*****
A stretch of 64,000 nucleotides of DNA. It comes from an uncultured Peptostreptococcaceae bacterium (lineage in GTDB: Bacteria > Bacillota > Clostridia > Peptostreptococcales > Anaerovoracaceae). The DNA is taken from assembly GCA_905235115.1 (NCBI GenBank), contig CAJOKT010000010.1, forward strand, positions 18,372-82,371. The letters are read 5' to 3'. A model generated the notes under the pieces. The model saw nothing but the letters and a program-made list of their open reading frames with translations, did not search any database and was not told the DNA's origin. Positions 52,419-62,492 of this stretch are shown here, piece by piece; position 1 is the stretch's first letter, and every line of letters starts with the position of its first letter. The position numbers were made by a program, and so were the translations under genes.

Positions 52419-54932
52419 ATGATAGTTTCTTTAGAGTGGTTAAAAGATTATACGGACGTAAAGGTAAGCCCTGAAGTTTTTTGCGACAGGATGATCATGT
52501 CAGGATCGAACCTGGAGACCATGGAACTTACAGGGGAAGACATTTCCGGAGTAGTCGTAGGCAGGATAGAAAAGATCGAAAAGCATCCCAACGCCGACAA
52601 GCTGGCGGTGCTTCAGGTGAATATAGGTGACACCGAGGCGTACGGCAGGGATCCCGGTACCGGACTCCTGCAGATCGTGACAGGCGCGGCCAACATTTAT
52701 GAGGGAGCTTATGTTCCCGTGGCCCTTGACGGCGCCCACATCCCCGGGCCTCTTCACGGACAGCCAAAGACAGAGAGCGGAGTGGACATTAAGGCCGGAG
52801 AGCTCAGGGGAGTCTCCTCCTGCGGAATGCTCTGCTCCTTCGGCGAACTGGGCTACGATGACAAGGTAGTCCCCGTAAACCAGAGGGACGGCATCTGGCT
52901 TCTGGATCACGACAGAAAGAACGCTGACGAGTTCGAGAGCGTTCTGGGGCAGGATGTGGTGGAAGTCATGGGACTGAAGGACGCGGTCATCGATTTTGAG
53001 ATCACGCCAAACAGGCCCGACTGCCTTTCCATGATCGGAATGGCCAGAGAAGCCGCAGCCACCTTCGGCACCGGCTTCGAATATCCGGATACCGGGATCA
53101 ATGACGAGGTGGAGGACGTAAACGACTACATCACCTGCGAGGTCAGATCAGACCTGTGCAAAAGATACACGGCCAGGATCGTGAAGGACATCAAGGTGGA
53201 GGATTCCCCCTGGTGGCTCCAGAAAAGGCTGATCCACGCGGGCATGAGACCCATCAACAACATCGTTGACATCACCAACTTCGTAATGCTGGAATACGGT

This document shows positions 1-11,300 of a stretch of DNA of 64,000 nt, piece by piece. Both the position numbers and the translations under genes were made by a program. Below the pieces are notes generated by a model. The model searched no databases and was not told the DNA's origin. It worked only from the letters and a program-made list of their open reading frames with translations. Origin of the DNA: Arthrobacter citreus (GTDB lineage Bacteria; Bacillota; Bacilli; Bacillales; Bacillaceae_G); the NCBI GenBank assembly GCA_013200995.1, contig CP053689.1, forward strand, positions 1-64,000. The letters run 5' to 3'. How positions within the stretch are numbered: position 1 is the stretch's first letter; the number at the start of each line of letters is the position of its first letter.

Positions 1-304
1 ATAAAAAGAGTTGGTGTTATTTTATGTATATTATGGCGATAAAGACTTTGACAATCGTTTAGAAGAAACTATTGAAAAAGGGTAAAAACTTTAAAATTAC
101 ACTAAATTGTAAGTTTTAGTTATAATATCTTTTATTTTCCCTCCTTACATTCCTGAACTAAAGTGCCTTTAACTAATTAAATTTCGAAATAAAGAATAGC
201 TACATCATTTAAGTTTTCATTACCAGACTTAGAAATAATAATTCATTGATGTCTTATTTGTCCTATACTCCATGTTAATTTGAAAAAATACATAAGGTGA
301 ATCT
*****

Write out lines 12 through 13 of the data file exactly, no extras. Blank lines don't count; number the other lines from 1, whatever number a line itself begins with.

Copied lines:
This document shows positions 1-11,300 of a stretch of DNA of 64,000 nt, piece by piece. Both the position numbers and the translations under genes were made by a program. Below the pieces are notes generated by a model. The model searched no databases and was not told the DNA's origin. It worked only from the letters and a program-made list of their open reading frames with translations. Origin of the DNA: Arthrobacter citreus (GTDB lineage Bacteria; Bacillota; Bacilli; Bacillales; Bacillaceae_G); the NCBI GenBank assembly GCA_013200995.1, contig CP053689.1, forward strand, positions 1-64,000. The letters run 5' to 3'. How positions within the stretch are numbered: position 1 is the stretch's first letter; the number at the start of each line of letters is the position of its first letter.

Positions 1-304